Of particular interest is the curated collections, which lets you pick your favorite poison: Categories include things like “Haunted Habitations,” “Romantic Bloodsuckers,” “The Unraveling Mind,” “Comedy of Terrors,” and dozens more.
If you don’t feel like browsing the catalog, the service also has a Shudder.tv feature which streams movies from its library 24/7 and you can just tune in and watch whatever they’re playing. It’s the modern equivalent of flipping through channels on a lazy Sunday afternoon and stumbling on a random horror movie.
At the moment Shudder is available only for US users, but their FAQ says that they plan to go global in the near future. (If you can’t wait, it may be possible to get around the country restrictions with anonymizing software.)
Most reviews seem quite positive, noting that the library has more depth than services like Netflix and should continue to build. If you can’t get enough horror, this is definitely worth looking into.
Jen of EPBOT is renovating one of the rooms in her house into an amazing steampunk rumpus room, and has a fantastic series of posts on her build progress. It’s a trove of great DIY tutorials, with build notes on DIY window cornices, stereo speakers, and TV cabinets.
One of her recent entries was a Bioshock-inspired picture frame, in which she mentioned in passing that she’d found some design ideas from this Flickr set of an area in Tokyo DisneySea. A little sleuthing suggests that it’s specifically the Mysterious Island portion of the park, which is all themed around the works of Jules Verne.
Having worked for the Mouse for several years I never thought I’d want to set foot in a Disney property ever again, but suddenly I really want to go to Tokyo.
Having worked for the Mouse for several years I can also say that the Imagineers who design the look-and-feel of the Disney properties don’t miss a trick. There are all kinds of fantastic ideas for decorating in the High Steampunk style. (The photos aren’t labeled as to exactly where in the park they were taken, but from the nautical details I’m going to guess that it’s probably the queue area of the 20,000 Leagues Under the Sea attraction.)
There’s a Tokyo Disney fan site with some more good photos of the Mysterious Island area of the park, and Dejiki has several others.
If you’ve been thinking about adding some steampunk elements to your decor, EPBOT’s design series and the Mysterious Island theming would be an excellent jumping-off point.
A sigil is a symbolic illustration used in magic, representing a desired outcome. Artist Eliza Gauger has a project called Problem Glyphs in which she draws sigils which represent the solution to problems sent in by her audience.
A lament of, “i do not belong anywhere” results in a pair of badass snails and the motto, “Build your home and carry it.” An astronomer who “chose science over faith” and was rejected by their religious fundamentalist family is comforted with “You are welcome amongst the stars.”
Most “traditional” sigils tend to be a spare set of lines, but Gauger’s drawings are bursting with movement and detail. She takes requests (although her request form notes that there are about 600 of ’em in the queue right now so it might be a while before she gets to yours) and doesn’t ask for payment, although she accepts donations through PayPal or Patreon. She also sells stickers of some of her glyphs in her Etsy shop.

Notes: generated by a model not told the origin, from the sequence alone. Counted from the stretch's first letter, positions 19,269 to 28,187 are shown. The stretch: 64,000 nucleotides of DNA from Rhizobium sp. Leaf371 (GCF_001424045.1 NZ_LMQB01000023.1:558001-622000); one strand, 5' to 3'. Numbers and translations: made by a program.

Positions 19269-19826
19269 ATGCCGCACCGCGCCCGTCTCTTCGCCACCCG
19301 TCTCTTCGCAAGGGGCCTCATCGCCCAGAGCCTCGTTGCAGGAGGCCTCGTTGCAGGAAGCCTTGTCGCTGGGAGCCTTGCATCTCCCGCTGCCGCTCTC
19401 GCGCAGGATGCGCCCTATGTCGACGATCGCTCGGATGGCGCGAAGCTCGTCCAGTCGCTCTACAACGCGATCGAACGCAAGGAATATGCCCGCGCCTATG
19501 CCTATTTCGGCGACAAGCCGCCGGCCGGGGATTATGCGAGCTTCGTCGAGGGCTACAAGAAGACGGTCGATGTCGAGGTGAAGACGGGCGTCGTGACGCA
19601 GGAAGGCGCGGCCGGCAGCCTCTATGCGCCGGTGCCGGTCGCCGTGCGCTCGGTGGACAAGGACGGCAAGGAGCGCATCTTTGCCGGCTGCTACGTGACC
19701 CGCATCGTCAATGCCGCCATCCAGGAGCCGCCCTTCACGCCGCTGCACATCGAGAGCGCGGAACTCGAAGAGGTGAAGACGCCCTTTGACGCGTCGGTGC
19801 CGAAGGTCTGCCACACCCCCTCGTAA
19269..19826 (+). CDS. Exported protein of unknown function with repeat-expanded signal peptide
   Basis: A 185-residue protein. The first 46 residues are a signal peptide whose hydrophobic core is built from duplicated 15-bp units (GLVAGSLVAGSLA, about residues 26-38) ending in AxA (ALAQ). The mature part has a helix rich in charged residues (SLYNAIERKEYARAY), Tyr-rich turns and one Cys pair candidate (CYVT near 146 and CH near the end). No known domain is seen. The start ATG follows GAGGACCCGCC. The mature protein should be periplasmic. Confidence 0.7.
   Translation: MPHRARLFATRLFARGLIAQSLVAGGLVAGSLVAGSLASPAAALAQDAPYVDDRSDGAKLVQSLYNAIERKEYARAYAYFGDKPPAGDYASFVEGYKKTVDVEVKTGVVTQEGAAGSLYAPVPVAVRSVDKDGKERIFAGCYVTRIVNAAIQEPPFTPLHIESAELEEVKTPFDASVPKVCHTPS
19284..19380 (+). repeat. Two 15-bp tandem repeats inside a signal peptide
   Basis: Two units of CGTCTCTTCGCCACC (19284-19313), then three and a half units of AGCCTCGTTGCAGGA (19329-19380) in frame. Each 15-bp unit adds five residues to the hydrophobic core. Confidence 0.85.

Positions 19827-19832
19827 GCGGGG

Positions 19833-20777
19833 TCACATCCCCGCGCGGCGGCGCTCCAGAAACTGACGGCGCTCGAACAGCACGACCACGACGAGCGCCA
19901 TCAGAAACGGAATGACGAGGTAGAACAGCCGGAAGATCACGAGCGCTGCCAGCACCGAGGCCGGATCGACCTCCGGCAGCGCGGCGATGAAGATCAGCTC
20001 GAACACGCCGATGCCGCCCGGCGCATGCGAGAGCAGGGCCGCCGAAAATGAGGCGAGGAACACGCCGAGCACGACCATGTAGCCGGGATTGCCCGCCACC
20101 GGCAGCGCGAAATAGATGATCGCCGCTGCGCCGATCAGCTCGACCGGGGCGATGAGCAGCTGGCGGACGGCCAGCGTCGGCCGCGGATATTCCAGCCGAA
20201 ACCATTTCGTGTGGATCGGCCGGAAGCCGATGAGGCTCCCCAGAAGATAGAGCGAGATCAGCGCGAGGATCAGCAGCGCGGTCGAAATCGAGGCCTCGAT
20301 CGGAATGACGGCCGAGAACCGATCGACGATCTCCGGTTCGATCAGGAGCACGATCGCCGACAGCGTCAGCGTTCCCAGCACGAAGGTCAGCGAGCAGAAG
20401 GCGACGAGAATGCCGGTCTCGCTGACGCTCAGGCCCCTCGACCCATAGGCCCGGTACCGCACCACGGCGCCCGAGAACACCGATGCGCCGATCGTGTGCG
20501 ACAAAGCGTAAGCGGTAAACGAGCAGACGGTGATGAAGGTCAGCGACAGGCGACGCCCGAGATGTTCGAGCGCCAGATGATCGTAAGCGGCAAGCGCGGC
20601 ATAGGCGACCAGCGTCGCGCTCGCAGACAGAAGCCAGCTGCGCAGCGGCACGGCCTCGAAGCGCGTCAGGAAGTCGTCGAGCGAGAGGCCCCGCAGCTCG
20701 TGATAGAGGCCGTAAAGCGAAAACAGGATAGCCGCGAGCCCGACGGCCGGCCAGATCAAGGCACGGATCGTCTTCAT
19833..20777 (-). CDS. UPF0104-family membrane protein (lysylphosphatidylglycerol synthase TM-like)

Other artists have been inspired by her work to try their own glyphs, and she frequently features them on the site as well. If you’re facing a tough problem, have a look through her archives for something suitable.
We here at Shadow Manor are a pet-friendly group, and in the past I’ve mentioned critters like bearded dragons and rats as being excellent pets which are relatively low-maintenance, don’t require a lot of space, and are rather gothy to boot. We’ve recently, rather by accident, expanded into the invertebrate category, and I am here to tell you about the awesomeness that is Madagascar Hissing Cockroaches.
You may have encountered these guys before; they’re hardy and very easy to care for, making them popular insect exhibits at zoos, museums, and the little invertebrate sideshows that a lot of pesticide companies seem to sponsor. They’re also often raised as food for insect-eating pets such as lizards and birds, which is what I originally bought mine for: I was mail-ordering mealworms for my lizard and noticed that the same company sold roaches, so I ordered a few for him to try. When they arrived I decided that they were: a) Probably a bit too big for the lizard to eat, and b) Really fricking cool, so I decided to keep them as pets instead.*
They have a lot to recommend them: Unlike common household roaches, these guys are clean, gentle forest dwellers. They don’t bite or sting, and they’re wingless. They don’t stink up their enclosure the way some insects (like crickets) do, and they’re ridiculously low-maintenance. They’re quiet and require very little space. They’re an attractive bug, with a carapace that resembles polished mahogany (when they molt, they’re briefly a lovely, creamy ivory with shockingly-noticeable black eyespots). They’re also really big, which makes them fun to watch and is also handy for education: I plan to use mine to help some local Boy Scouts earn their “insect” merit badge. Also, since they live peaceably in a large colony, you can easily breed them for lizard food.